Armed with new projections on future traffic congestion, the Fairfax County Board of Supervisors told Virginia highway officials this week to hurry up and build the new Dulles toll road.
"The board is a little fed up with the constant delays," Chairman John F. Herrity argued. "This road can be built -- the funding is available -- if we don't wait too long and let the costs increase."
The new road, which commuters have urged for several years as a way to unclog traffic in the county, would be parallel to the Dulles Airport Access Road. The access road is open only to airport traffic and, during morning and evening rush hours, to commuter carpools and buses.
The supervisors' request -- that construction on the road proceed "as rapidly but deliberately as possible" -- came after Virginia highway officials reported that traffic in the commuter corridor between Rte. 7 and Dulles Airport is expected to increase nearly 95 percent during the next 20 years. Failure to build the highway, the officials warned, could hamper growth in the area.
In a preliminary report that also outlined a timetable for construction, highway officials said the toll road will take 2 1/2 years to build and cost an estimated $33.5 million. A hearing on the plan is tentatively scheduled for June, with the start of construction estimated to be a year away.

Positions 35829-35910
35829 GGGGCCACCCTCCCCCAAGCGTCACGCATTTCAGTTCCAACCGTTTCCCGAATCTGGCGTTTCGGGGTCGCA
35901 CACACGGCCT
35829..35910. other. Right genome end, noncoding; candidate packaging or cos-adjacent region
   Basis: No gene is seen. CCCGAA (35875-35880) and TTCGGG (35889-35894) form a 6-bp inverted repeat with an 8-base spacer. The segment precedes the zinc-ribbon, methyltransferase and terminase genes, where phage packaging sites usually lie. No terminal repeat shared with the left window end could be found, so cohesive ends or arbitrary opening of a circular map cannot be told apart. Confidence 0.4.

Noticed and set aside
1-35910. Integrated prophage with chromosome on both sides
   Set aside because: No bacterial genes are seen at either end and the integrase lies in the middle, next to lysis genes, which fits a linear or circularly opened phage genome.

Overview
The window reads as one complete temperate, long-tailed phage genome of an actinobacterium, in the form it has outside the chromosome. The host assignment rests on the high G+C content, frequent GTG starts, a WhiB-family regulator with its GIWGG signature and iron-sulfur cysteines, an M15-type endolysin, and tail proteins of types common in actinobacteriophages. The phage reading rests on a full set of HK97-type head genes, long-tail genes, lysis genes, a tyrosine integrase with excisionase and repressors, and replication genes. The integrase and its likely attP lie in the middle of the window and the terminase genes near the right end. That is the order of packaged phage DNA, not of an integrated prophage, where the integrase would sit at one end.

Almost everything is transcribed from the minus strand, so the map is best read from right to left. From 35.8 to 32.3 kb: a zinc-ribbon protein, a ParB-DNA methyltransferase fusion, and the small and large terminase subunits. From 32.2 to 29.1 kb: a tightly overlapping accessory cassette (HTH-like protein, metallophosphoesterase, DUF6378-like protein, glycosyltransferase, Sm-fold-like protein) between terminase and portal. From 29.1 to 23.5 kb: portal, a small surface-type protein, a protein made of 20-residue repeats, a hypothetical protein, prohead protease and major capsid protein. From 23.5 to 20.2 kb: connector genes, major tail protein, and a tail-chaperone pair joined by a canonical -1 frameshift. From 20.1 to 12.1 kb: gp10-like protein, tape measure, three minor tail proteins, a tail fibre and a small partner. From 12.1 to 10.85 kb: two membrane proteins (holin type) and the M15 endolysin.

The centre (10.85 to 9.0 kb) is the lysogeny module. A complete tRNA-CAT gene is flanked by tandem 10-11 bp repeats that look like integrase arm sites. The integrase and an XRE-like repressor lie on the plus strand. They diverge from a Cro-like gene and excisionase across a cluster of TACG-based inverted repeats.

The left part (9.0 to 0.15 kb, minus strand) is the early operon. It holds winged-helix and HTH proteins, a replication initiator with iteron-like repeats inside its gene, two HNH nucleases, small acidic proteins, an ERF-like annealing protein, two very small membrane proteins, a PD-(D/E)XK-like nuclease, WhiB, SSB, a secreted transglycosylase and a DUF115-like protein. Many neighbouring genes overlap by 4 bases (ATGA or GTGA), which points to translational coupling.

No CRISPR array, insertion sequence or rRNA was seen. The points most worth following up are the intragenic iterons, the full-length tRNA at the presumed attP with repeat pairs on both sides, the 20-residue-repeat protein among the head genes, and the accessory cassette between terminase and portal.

"You have a (spending) ceiling imposed by the General Assembly," cautioned Supervisor Nancy K. Falck (R-Dranesville). "Where is the relationship of that to all these 'possible' and 'maybe' target dates?"
Although consultants on the project reported that their planning was right on schedule, Herrity and other supervisors said they wanted the highway department to understand fully the urgency of building the road.
In their report, highway officials noted that there would be no significant increase in air pollution caused by construction of the road. They warned, however, that steps would have to be taken to meet federal noise standards and to guard against possible harm to Wolf Trap Farm Park. The officials also alerted the board to possible flooding that could occur in some areas along the road, and said some neighborhoods would need special tree landscaping to protect their privacy.